This paper examines the myths and misconceptions of electronconvulsive shock threrapy (ECT) and its legitimate use in treating psychiatric disorders.
This paper traces the different uses of electroconvulsive shock therapy (ECT) in psychiatry since its discovery and first use in the 1930s. The author details the many myths and miscocnceptions of ECT and details how this treatment has been a leading method used in the treatment of many different types of mental illness including depression, schizophrenia and eating disorders. The problems associated with the use of ECT at different points in history are discussed and the methods used to combat these problems in order to make it more affective are also detailed in this paper. ECT has also been the subject of many different movies that has made it into a method of treatment that is frightening to many people. The author also discusses some alternate methods of treating some types of mental illness.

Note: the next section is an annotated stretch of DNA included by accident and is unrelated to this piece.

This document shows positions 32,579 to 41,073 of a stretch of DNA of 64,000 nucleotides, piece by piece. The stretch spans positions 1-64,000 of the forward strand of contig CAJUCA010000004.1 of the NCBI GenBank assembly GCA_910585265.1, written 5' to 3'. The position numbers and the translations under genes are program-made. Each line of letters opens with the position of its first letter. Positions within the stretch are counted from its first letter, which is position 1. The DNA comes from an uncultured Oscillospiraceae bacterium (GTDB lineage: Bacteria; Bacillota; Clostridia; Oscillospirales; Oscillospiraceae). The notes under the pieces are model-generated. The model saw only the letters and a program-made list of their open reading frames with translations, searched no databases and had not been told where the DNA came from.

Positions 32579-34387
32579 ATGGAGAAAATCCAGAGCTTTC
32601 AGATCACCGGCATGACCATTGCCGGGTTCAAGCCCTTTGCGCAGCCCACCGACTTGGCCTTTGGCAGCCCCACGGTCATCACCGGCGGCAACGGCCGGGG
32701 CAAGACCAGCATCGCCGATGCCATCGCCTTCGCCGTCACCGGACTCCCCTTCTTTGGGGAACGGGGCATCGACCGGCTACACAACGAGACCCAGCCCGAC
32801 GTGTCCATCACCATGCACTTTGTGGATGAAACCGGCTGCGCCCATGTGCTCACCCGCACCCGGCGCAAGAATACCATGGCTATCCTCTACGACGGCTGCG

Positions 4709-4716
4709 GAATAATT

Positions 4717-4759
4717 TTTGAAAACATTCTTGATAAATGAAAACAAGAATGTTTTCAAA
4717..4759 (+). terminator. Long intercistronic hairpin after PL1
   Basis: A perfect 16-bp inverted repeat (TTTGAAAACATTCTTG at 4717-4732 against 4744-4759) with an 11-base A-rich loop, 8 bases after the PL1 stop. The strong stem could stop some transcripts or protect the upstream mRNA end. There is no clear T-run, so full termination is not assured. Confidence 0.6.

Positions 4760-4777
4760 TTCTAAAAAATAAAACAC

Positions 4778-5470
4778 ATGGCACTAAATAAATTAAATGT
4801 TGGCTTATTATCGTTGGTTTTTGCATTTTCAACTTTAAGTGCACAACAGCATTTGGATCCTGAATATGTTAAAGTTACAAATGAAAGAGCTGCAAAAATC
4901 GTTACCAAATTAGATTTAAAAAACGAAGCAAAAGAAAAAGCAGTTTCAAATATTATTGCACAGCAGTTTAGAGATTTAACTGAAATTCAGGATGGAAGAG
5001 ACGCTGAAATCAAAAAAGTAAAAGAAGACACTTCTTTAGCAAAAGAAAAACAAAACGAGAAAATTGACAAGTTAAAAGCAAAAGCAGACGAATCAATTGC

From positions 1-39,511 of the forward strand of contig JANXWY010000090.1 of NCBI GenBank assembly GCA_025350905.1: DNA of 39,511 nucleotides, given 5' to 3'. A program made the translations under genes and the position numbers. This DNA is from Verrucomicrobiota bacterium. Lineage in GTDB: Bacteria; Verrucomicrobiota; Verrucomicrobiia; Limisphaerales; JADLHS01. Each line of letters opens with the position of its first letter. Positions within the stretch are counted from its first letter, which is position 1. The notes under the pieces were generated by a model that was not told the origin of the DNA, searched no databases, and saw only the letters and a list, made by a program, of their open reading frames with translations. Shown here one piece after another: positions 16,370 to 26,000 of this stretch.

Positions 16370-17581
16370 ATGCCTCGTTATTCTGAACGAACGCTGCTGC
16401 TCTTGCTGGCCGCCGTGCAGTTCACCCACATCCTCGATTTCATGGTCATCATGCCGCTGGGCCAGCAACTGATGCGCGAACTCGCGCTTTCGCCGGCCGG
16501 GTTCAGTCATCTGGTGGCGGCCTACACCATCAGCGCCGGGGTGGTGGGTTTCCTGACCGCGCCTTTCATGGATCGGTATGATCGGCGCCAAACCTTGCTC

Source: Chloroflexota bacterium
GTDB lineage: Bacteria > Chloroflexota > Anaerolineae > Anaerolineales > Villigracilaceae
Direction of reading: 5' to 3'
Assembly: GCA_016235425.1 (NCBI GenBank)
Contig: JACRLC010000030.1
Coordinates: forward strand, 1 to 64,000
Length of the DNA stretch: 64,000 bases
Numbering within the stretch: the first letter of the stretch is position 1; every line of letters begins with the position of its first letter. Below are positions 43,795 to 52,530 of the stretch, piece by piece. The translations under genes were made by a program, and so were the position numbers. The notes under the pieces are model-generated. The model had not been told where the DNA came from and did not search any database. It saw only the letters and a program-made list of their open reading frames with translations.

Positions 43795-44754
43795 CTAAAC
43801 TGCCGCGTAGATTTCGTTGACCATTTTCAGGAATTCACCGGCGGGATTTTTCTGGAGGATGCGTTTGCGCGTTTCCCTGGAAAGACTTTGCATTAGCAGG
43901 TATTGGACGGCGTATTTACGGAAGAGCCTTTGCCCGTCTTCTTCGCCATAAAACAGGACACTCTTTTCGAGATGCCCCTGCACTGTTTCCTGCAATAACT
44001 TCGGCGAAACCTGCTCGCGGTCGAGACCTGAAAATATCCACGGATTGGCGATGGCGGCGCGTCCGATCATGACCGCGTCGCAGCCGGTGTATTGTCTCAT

“Despite patient reports and documented research studies some professionals continue to object to the use of ECT as a treatment for mental disorder. They feel that the negative side effects are often more detrimental to the patient’s health than the mental disorder itself. One psychologist, John Breeding, PhD, has also raised ethical issues relating to informed consent. He argues that professionals in the psychology field have deliberately deceived patients by not providing enough information for the patients to make an informed choice about ECT guidelines for the administration of ECT are routinely and systematically violated. (Breeding 2000). He also puts forth the claim that informed consent in ECT can’t be fully obtained by someone in the grip of a serious mental disorder: ??people become victims of this so-called “treatment” at a time in life when they are extremely vulnerable.? (Breeding 2000).”